India-UK “sweep away rigid restrictions” on capacity


SYDNEY (Centre for Asia Pacific Aviation) - India and the UK have formalised their recently expanded bilateral air services agreement, which includes a doubling in passenger services in 2006 and unlimited cargo services.

By the end of next year, airlines on both sides may operate 56 services per week between London and Delhi or Mumbai, plus 35 services per week to other points. That compares to the limit of 16 services per week by airlines of each side just a year ago, underscoring the massive shift that has taken place in Indian aviation policy from protectionism to openness.

The formal signing comes just days after the European Union (EU) announced plans to sign a single aviation agreement with India on behalf of all EU member states. The EU claims the move could prove "revolutionary" for the aviation market between India and Europe, opening up new routes and competition that would fuel rapid rates of traffic growth.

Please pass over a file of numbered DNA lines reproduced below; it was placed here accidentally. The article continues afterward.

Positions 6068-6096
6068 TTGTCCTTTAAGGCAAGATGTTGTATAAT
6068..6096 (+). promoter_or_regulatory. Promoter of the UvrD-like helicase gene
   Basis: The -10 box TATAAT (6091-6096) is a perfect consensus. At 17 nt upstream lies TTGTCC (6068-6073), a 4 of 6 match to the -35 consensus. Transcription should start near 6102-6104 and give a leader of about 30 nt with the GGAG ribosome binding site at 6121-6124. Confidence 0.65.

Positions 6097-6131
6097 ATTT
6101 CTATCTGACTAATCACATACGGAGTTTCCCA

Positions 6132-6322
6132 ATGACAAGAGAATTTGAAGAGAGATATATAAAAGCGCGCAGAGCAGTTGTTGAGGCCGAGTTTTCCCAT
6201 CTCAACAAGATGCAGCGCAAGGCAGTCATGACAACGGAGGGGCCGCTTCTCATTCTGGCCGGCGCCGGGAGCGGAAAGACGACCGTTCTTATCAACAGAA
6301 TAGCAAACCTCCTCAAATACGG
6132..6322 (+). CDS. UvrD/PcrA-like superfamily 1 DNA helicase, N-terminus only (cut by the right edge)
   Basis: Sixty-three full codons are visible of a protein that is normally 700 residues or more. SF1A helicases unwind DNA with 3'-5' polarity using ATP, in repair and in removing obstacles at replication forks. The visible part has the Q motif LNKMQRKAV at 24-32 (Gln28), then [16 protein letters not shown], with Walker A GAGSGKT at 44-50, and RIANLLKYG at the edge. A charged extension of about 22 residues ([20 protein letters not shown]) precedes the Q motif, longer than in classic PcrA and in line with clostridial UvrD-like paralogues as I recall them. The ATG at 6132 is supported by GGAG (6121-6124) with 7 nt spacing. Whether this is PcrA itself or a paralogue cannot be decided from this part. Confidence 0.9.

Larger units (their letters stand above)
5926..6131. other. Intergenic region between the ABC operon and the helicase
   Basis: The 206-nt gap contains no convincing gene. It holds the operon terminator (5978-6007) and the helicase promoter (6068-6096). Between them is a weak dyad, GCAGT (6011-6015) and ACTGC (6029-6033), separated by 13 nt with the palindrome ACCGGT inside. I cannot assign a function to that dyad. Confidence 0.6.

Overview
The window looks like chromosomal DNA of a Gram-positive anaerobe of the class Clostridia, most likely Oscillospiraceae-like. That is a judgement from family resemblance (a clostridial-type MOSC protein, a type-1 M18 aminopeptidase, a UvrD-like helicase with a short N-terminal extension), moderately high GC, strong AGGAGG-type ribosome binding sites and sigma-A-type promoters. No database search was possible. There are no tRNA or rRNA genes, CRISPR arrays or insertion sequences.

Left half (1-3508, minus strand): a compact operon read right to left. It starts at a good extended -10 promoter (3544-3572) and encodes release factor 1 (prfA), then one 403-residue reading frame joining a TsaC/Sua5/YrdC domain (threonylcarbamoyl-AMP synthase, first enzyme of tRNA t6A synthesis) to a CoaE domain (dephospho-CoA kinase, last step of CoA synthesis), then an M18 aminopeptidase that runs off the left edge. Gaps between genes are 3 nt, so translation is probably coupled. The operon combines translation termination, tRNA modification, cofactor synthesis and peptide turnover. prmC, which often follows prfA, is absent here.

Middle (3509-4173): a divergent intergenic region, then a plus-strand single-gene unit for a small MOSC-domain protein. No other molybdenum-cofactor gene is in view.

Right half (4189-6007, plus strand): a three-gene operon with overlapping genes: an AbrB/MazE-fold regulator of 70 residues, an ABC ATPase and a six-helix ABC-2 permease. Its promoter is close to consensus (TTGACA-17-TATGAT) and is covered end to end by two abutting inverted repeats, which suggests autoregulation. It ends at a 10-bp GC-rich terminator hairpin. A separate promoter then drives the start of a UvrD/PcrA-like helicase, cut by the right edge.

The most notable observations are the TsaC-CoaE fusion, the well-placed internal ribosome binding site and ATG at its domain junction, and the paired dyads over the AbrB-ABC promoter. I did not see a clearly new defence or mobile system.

India and the UK formally signed a new bilateral air services agreement, following discussions held in Apr-05:

UK Government: "The opening up of the UK-India aviation market is good news for travellers. This new agreement sweeps away many of the old restrictions and will make travel between the UK and India both easier and cheaper", Alistair Darling. UK Department for Transport.

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